The purpose of this article is to highlight NexPoint Credit Strategies Fund (NHF), a closed-end fund that could offer an investor's portfolio solid monthly income, diversification, and significant upside potential. Highlighted on Morningstar's website, NHF seeks current income with capital appreciation through investment in floating and fixed rate loans, bonds, debt obligations, mortgage backed and asset backed securities, collateralized debt obligations and equities. Morningstar was the main source for all data points and charts in this article.
- Quote Snapshot
- Market Cap: $619.7mil
- Distribution Rate: 6.19%
- Total Leverage Ratio: 24.09%
- 52 Week Range: $6.72 - 9.95
- Premium/Discount: -17.45%
- Current Market Price: $9.78
- NAV: $11.75
Here's Why I'm Buying More NHF:
- Strategic Portfolio Play for High Yield Portfolios - For people who own closed end funds like AllianzGI Convertible & Income II Fund (NYSE:NCZ) or AllianzGI Convertible & Income Fund (NYSE:NCV), the yield is great, but seeking high yield is only one type of investment strategy that may limit significant capital appreciation. On the flip side, seeking significant price appreciation wouldn't be such a bad idea these days, and NHF offers every investor entry at a perfect price point during a time where the fund is headed in the right direction; NHF would be a great portfolio growth play for any high yield income portfolio.
- Discount to NAV will Converge - The most attractive closed end fund characteristic that I found in NHF was the NAV price versus the current trading price. Based on the NHF's performance, the NAV is actually appreciating/increasing at a higher rate than the current market price. Effectively increasing/widening the discount to NAV at that same rate. Reviewing NHF's returns, it appears that NHF has been posting solid results year on year (apart from 2008), and returning impressive results compared to its peer group (review peer group charts below). The three year discount to NAV is around -9%, the last six month discount is -14.41%, and the last discount to NAV stands at -17.45%, which to an investor like myself, just means the price has dropped temporarily to an unrepresentative level due to the unaccounted appreciation in NAV by the average investor, asset management firm, and other serious investors. The only way I can explain this fund's discount is the fact that it might not be well covered or marketed to the general investing community and some of the reasons why this is the case is that the NAV price appreciation is happening at a very high rate (faster than investors realize). Theoretically speaking, all you need is a couple of investment managers to spot this buying opportunity to close the gap between the NAV and current trading price.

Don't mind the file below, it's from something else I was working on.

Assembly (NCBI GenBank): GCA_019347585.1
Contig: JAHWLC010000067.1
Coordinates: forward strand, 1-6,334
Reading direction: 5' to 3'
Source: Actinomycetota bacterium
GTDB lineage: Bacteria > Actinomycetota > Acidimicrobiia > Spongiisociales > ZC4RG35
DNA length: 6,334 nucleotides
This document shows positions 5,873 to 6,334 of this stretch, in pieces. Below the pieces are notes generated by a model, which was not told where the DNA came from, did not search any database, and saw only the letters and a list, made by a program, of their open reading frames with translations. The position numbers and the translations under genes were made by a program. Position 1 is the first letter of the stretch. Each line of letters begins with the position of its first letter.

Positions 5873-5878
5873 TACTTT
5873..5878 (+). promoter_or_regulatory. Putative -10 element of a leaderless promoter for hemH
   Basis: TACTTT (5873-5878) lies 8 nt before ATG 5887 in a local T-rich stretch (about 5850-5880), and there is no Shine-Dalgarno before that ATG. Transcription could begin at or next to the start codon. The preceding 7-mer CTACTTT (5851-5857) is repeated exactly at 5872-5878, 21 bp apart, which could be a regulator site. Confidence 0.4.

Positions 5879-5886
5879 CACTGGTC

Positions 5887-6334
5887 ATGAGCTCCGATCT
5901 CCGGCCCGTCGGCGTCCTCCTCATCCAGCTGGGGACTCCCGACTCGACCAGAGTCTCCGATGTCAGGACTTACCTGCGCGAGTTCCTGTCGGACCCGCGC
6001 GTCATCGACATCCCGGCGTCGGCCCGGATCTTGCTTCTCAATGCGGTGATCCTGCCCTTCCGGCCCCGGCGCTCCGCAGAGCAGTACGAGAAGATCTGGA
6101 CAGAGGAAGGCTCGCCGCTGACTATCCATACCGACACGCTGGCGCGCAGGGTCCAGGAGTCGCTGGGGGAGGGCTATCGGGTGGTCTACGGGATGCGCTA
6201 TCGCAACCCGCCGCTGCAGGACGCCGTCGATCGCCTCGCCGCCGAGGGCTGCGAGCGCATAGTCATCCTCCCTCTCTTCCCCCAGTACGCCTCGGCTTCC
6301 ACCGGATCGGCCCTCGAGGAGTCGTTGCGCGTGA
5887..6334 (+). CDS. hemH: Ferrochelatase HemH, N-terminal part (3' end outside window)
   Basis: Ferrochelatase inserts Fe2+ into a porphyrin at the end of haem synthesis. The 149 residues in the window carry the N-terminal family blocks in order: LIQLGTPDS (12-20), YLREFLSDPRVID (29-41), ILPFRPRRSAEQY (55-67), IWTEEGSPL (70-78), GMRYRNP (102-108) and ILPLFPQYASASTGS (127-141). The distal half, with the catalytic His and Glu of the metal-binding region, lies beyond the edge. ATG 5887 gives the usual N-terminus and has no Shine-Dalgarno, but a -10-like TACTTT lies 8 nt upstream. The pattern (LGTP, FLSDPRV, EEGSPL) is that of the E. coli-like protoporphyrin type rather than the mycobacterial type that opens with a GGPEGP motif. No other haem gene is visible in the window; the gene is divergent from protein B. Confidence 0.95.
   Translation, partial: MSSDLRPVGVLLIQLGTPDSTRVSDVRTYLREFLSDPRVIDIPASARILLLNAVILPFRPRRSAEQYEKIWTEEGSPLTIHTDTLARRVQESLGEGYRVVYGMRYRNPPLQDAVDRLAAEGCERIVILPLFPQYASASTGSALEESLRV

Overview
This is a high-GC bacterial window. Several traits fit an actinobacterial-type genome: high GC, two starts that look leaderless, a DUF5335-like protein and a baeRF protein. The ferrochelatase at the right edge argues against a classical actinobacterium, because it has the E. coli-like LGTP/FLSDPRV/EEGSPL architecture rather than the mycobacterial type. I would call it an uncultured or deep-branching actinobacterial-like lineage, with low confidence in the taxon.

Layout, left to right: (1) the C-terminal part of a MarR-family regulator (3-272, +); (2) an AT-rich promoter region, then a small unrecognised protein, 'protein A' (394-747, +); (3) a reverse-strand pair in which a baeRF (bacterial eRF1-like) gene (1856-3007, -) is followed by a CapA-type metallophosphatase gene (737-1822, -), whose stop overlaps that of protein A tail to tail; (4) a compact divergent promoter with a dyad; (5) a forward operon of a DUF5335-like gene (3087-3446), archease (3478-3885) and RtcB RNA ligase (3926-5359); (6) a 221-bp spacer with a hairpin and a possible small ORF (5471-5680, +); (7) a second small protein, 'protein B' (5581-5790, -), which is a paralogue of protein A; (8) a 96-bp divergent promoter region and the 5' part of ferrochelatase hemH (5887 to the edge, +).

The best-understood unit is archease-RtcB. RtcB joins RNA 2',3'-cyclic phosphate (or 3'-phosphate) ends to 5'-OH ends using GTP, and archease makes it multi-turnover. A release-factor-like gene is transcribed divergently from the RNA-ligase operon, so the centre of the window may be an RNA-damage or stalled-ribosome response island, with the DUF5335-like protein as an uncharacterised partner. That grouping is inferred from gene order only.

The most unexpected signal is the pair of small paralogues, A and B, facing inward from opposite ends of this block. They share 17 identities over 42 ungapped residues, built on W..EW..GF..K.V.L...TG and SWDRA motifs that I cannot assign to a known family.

- More on Discount to NAV - Before an investor solely relies on the discount as a great buying opportunity, there are a few details to consider regarding if the discount to NAV will actually converge to zero, which is what an investor actually wants out of a closed-end fund. First, will a fund like NHF actually appreciate in price to trade at a zero discount? Second, will a moderately capitalized fund like NHF attract enough investors or market sentiment to appreciate in price? The answers to those two questions will lie solely on macro-economic developments in 2014 (and the impact they may have on NHF's investment assets), which are currently unknown or overly focused on the potential impacts of rising interest rates (which have not yet actually risen, even on Fed Tapering).
- Distribution Composition - NHF's dividend distributions are solely made up of Fund Income, which follow the objective the fund markets to investors. When it comes to distributions, the first thing an investor should always scrutinize is the composition of the dividends to determine how sustainable certain investments may or can be for a long-term income portfolio. For funds like NHF, any Return of Capital ((NYSE:ROC)) would bucket NHF into the "do not invest" bucket, since funds like NHF are not supposed to be distributing the funds they are supposed to be using to grow and distribute income distributions with. There are some funds that are solely ROC funds, however, NHF and other funds with similar strategies are not to be mistaken for those types of funds (a good example of an ROC distributing fund is ETV, where the ROC distributions are explained).
- Diversified Asset Allocation - For most investors, diversifying portfolios has been one of the largest concerns going into 2014 since economic uncertainty has become the core concern across all markets. NHF's holdings are what I would describe as relatively diversified. NHF's Portfolio is made up of Common Stocks 50.2%, U.S. Senior Loans 32.5%, Asset Backed Securities 27%, ETFs 10.3%, Securities Sold Short (5.8)%, Preferred Stocks 7.5%, Foreign Corporate Bonds & Notes 7.1%, Domestic Corporate Bonds & Notes 16.5%, and Other securities. I'd also like to note that the ETFs in the fund are largely made up of commodity ETFs, which give the fund an additional level of diversification. Overall, fairly satisfied with the way NHF is allocated.